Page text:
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Siddangouda Vs. State of Mysore - Court Judgment

LegalCrystal Citation
SubjectCriminal
CourtKarnataka High Court
Decided On
Judge
Reported in1972CriLJ289
AppellantSiddangouda
RespondentState of Mysore
Excerpt:
.....of september 2002. - as it was reported that the petitioner was absconding and the magistrate felt satisfied, he issued a proclamation under section 87 of the criminal procedure code......koppal by his order passed on an application presented by the petitioner under section 89 of the criminal procedure code, in misc. case no. 84 of 1970. requesting for release of the attached properties in his favour, rejected the request. this petition is directed against that order.2. the facts necessary for a decision are : that in c. c. no. 21 of 1968 on the file of the said first class magistrate, this petitioner was one of the accused. the charge was under section 302 of the indian penal code. as it was reported that the petitioner was absconding and the magistrate felt satisfied, he issued a proclamation under section 87 of the criminal procedure code. the proclamation was issued on 17-10-1968. it may be mentioned here itself that by the said proclamation the magistrate called,.....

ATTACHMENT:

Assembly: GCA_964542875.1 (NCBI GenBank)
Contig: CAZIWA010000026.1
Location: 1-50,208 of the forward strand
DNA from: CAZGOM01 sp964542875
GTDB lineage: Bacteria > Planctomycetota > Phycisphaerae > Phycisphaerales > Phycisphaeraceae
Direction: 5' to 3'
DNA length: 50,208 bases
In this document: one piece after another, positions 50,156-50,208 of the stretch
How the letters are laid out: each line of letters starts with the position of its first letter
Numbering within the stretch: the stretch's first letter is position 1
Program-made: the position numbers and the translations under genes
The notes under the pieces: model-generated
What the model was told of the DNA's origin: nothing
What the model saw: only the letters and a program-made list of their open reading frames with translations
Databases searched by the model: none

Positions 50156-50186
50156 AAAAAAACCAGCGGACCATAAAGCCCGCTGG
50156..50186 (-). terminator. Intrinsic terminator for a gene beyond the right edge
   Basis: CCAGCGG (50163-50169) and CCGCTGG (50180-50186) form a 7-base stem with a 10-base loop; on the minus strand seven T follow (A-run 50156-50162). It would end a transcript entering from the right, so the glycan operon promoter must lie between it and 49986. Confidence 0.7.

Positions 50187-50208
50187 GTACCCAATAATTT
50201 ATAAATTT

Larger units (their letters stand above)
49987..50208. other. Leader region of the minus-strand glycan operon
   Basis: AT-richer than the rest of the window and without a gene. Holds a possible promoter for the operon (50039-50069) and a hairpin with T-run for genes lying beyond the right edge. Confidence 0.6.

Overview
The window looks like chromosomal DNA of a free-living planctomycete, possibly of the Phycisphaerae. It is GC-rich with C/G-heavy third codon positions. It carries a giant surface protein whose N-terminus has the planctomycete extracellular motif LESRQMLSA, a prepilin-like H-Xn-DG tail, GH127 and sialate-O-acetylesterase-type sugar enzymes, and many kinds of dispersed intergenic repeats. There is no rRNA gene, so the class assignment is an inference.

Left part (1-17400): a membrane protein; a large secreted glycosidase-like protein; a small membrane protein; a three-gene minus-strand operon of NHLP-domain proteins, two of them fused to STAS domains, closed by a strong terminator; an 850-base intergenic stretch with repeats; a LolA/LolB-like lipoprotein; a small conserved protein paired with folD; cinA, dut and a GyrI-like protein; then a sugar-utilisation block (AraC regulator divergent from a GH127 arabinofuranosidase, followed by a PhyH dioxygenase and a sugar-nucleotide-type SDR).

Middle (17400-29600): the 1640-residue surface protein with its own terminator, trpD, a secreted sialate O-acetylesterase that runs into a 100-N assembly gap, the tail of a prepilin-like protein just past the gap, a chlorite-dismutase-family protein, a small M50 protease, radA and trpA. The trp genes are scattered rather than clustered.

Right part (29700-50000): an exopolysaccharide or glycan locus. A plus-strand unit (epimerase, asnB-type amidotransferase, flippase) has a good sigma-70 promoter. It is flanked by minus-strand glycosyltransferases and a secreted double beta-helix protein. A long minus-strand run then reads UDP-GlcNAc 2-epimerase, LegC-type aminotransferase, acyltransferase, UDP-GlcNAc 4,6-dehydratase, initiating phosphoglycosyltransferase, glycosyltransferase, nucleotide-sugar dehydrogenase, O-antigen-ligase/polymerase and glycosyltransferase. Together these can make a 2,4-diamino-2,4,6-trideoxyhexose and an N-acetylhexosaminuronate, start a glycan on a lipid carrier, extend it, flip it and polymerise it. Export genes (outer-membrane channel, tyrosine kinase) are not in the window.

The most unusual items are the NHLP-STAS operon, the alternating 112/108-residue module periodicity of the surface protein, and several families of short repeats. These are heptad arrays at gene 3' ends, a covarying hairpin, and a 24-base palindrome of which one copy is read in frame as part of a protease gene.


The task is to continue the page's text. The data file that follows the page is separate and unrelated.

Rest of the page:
Judgment:
ORDER

M.S. Nesargi, J.

1. The First Class Magistrate. Koppal by his order passed on an application presented by the petitioner under Section 89 of the Criminal Procedure Code, in Misc. Case No. 84 of 1970. requesting for release of the attached properties in his favour, rejected the request. This petition is directed against that order.

2. The facts necessary for a decision are : that in C. C. No. 21 of 1968 on the file of the said First Class Magistrate, this petitioner was one of the accused. The charge was under Section 302 of the Indian Penal Code. As it was reported that the petitioner was absconding and the Magistrate felt satisfied, he issued a proclamation under Section 87 of the Criminal Procedure Code. The proclamation was issued on 17-10-1968. It may be mentioned here itself that by the said proclamation the Magistrate called, upon the petitioner to appear in his court within 29-10-1968 to answer the complaint.